By Bill Prachar, email@example.com
I was trying to buy a new flat screen the other day at a local home entertainment store. The specific model
I was looking for was apparently out of stock, but the salesperson kept telling me about the model I “really”
wanted, which of course was something they already had. He went on and on about how bad the warranty
was on the model I wanted, and that if anything ever went wrong I’d have zero chance of getting it fixed. Zero.
He told me how the manufacturer had a reputation for poor customer service, and almost never lived up to the
promises made in their fancy advertising. The manufacturer he recommended was, you guessed it, totally the opposite.
I walked out, but this got me thinking. I’m often asked what “business ethics” really is all about. Is it just about
complying with the law or is there more to it? The “ethics” part of legal compliance comes in making the correct decision
when violating a law or regulation is a tempting proposition. We can also find ourselves faced with non-legal ethical
choices when we carry out our everyday work activities. It’s not always about what’s “legal” — often it’s about what’s “right.”
For instance, reflecting on my recent experience at the store, how we treat competitors and customers when we sell, and
our vendors when we purchase items, are examples where we make ethical business decisions.
- With our customers, are we honest about the level of service we can provide? Do we make promises that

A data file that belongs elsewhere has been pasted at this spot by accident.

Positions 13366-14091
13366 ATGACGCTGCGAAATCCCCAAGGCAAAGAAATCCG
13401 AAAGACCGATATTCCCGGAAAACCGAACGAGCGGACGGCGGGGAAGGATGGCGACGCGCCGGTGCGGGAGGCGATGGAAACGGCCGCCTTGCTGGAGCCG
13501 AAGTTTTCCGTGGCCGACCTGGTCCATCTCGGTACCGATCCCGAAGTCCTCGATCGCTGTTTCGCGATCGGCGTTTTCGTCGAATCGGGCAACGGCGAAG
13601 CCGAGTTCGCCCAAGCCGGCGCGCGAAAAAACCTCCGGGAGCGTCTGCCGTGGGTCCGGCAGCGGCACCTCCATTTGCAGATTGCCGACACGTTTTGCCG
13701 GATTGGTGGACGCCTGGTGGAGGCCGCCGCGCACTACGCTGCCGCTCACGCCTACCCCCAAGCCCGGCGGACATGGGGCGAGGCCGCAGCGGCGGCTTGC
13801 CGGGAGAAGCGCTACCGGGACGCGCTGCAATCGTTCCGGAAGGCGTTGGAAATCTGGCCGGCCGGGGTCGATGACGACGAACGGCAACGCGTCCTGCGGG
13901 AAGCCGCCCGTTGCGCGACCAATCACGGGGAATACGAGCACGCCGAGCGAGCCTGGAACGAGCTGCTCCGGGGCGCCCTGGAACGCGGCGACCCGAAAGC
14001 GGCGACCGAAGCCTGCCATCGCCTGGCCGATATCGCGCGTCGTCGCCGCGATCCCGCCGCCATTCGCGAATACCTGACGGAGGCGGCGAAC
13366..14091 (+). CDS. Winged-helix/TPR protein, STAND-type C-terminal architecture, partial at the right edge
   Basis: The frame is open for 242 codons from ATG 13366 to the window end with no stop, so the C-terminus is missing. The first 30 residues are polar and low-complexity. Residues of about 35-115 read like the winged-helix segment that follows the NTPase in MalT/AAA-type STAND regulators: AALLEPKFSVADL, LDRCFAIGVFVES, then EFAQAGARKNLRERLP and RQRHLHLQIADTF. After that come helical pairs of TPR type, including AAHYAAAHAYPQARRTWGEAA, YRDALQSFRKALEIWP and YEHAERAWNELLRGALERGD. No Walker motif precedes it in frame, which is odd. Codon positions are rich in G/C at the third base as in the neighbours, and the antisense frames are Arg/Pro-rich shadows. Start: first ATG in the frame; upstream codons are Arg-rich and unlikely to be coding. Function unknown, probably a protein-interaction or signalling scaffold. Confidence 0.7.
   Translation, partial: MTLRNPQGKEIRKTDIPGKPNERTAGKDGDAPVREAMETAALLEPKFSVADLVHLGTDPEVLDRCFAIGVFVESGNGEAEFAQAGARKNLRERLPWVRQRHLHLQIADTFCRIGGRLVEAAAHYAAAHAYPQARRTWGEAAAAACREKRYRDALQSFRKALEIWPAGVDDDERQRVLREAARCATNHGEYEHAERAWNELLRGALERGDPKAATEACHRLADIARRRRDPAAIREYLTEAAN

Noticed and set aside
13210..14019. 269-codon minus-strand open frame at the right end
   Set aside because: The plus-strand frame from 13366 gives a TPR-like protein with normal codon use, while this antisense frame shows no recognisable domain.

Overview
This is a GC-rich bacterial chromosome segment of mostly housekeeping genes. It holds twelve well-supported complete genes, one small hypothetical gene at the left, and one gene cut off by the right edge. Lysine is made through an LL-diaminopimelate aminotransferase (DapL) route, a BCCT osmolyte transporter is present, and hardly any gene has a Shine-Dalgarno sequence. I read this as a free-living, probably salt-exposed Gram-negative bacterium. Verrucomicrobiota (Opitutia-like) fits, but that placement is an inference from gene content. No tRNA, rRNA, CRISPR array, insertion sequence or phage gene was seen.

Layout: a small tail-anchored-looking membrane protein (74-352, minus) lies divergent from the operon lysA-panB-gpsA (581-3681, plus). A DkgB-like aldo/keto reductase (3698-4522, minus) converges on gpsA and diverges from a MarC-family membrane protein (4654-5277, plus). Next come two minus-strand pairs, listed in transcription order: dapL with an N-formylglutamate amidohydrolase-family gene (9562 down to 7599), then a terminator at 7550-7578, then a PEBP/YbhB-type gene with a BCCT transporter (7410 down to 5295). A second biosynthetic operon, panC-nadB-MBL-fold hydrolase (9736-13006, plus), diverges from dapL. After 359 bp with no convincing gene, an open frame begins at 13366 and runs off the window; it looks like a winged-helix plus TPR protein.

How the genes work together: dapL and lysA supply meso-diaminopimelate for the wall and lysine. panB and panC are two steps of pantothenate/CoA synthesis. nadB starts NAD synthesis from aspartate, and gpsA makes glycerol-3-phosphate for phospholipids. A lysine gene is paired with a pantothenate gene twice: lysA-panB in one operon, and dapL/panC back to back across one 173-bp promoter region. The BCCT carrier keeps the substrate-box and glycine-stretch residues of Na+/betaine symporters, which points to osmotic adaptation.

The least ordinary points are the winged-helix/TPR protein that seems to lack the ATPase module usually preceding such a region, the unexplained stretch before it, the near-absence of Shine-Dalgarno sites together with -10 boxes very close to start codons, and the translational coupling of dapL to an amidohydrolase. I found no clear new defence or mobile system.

we know we can’t keep?
- With our competitors, do we fairly differentiate? Do we tout our strengths and capabilities, or do we rely
on emphasizing how bad their service is?
- With our vendors, do we ask them to bid for services just to drive down the price of the work for a preferred vendor,
or are we really looking for the best price and service? Do we negotiate fairly?
Now, I’m not suggesting we can’t be tough on our competitors, or seek the best prices and services from vendors. What is
important is how we do it. If we believe we can perform better for a potential customer than a competitor (because we have
better equipment, better systems, better experience and better people) then certainly we can say so and make realistic
comparisons. But using rumor, innuendo, or even worse, untruths, about our competitors to make a sale, while maybe not
illegal (although in many states “disparagement” to harm a competitor could violate the law) it is certainly unethical and
violates our core values.
Building a great company requires earning the trust of our customers, vendors, regulators, our shareholders, and yes,
even our competitors. Trust comes from always dealing honestly and ethically.
I’ll buy my next big screen from someone I trust and maybe even pay a little more – wouldn’t you?